Ste. Marie Canal
Lake Superior Journal 07-31-1850
We have heretofore endeavored to press upon public consideration and more especially upon the consideration of Congress with a view to some speedy and effective action, the subject of a canal across the portage at this place, so that the navigable, waters of Lake Superior may mingle thro’ the medium of a navigable channel with the waters, not of Lakes Huron and Erie alone, but also with the Atlantic. No intelligent man, we venture to say, has ever visited Lake Superior without being impressed with the great importance of this work. Important to the commerce and navigation of these vast inland seas-important in a military point of view to this distant frontier-important in respect to its influence upon the sale and occupation of the vast public domain lying upon the borders of Lake Superior, and the inexhaustible stores of mineral wealth upon its shores, so useful to commerce and manufactures, and so necessary to the prosperity of this or any other country.
But assuredly the national legislature cannot be blinded either as to the value of this work, or its clearly national character. It appears to us like one of those purely practical national questions, which does not need to be bolstered up by arguments, but makes its way by force of its own intrinsic merits.
Unhappily Congress is at the present moment in such a position in regard to the public business that the value or necessity of a measure furnishes no security for its passage through that body. We do not say this in a complaining mood, but only to express the common regret that difficulties of legislation, of a character so portentous of evil, impede the action of Congress and endanger the harmony of the Union. We trust the clouds, which now surround us, will soon disappear, and this immensely valuable, but hitherto little flavored section of our country will be among the first to receive the paternal attention of Congress.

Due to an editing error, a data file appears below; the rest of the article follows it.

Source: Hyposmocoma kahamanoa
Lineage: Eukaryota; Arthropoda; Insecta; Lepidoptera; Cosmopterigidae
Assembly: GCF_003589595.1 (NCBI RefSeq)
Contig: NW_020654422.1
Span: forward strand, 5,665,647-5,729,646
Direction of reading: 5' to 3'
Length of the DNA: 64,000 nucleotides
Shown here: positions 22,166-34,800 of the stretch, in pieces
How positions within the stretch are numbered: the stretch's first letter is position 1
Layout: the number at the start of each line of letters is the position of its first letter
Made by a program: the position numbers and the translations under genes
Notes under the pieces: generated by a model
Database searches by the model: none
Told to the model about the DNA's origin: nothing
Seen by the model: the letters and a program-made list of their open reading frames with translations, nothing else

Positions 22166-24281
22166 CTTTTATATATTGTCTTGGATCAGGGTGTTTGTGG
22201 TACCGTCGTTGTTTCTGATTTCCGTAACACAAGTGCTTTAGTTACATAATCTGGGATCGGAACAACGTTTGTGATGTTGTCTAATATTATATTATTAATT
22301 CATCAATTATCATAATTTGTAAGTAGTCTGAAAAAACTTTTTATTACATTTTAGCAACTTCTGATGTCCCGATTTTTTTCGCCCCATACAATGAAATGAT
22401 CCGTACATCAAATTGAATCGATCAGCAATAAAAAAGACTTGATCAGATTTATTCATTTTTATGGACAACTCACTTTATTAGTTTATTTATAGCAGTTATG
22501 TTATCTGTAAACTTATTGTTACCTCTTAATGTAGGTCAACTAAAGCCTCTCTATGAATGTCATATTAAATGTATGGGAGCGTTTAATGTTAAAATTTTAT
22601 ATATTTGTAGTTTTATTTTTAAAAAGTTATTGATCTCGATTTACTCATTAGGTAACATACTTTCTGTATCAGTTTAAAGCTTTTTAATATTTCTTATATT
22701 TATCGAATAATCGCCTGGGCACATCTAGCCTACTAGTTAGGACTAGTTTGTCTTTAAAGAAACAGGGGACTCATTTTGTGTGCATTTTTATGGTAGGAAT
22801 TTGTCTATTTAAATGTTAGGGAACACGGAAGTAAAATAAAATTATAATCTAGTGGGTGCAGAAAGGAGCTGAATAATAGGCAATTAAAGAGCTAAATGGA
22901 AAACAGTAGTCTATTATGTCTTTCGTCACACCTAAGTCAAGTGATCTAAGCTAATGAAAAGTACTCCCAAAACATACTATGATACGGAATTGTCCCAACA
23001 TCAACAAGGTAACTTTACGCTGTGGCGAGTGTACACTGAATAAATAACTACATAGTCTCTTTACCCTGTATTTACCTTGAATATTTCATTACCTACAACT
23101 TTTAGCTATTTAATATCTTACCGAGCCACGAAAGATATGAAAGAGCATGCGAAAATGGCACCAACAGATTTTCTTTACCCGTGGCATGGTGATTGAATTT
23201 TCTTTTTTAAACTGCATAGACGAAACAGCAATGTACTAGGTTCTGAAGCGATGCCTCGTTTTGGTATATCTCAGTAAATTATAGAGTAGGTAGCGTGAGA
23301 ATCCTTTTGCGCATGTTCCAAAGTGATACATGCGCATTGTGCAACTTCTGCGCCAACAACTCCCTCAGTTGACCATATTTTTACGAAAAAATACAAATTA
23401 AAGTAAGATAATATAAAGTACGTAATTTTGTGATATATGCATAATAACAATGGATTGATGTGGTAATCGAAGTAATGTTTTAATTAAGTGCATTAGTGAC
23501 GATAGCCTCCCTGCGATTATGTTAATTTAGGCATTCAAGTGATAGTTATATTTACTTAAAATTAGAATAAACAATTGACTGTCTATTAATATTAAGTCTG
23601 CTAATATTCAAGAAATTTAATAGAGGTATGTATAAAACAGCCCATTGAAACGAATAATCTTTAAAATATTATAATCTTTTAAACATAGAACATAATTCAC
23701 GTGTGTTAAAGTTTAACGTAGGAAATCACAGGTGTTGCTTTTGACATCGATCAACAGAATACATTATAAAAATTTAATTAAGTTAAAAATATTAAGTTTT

Before leaving the subject, we desire to refer to some of the numerous precedents, upon the statute books, which not only justify, but seem to make it mandatory upon Congress, if impartiality in legislation towards different sections of the Union is to be regarded, to listen to our appeal for the union of the father of lakes to his children below.
On the second of March 1827, Congress passed a law granting to the State of Illinois, five sections in width of the public lands along the whole line, (reserving alternate sections,) to unite the waters of the Illinois River with Lake Michigan.
On the same day, another act of Congress was approved, making a similar grant to the State of Indiana, to connect the waters of the Wabash with Lake Erie.
On the third of March 1827, another law was approved making a grant of land to the State of Ohio, for the purpose of building a road between Columbus and Sandusky.
On the 23rd of May 1828, another act of Congress granted to the State of Alabama four hundred thousand acres of land to improve navigation of the Tennessee River around the muscle shoals.
On the 24th of May, 1828, another act of Congress was approved, granting to the State of Ohio a similar allowance of land, to build a canal from Dayton to Lake Erie, and by the same law, 500,000 more acres was granted to the said State of Ohio generally to complete all her canals.
To Florida, also, Congress, granted land for a canal; and to the State of Wisconsin, by the act of Congress of June 18th, 1838, alternate sections five miles in width along its whole line, to build a canal to unite the waters of Rock river with Lake Michigan.
These are a few only of the public grants to different States, for improvements, not a single one of which, neither all together, presented such strong claims as this to public consideration, as works of a national character.
Strongly impressed with the necessity; propriety and great national utility, of the improvement we have so repeatedly advocated in this paper, not on local grounds, nor for the benefit of mere local interests, but for the promotion of the general welfare-the advancement of commerce, and the development of the immense resources of mineral wealth so important, not to commerce alone, but to manufactures, and indeed all the great interests of the country, we trust the time is now near at hand when congress will yield a small portion of its attention to this interesting although distant frontier.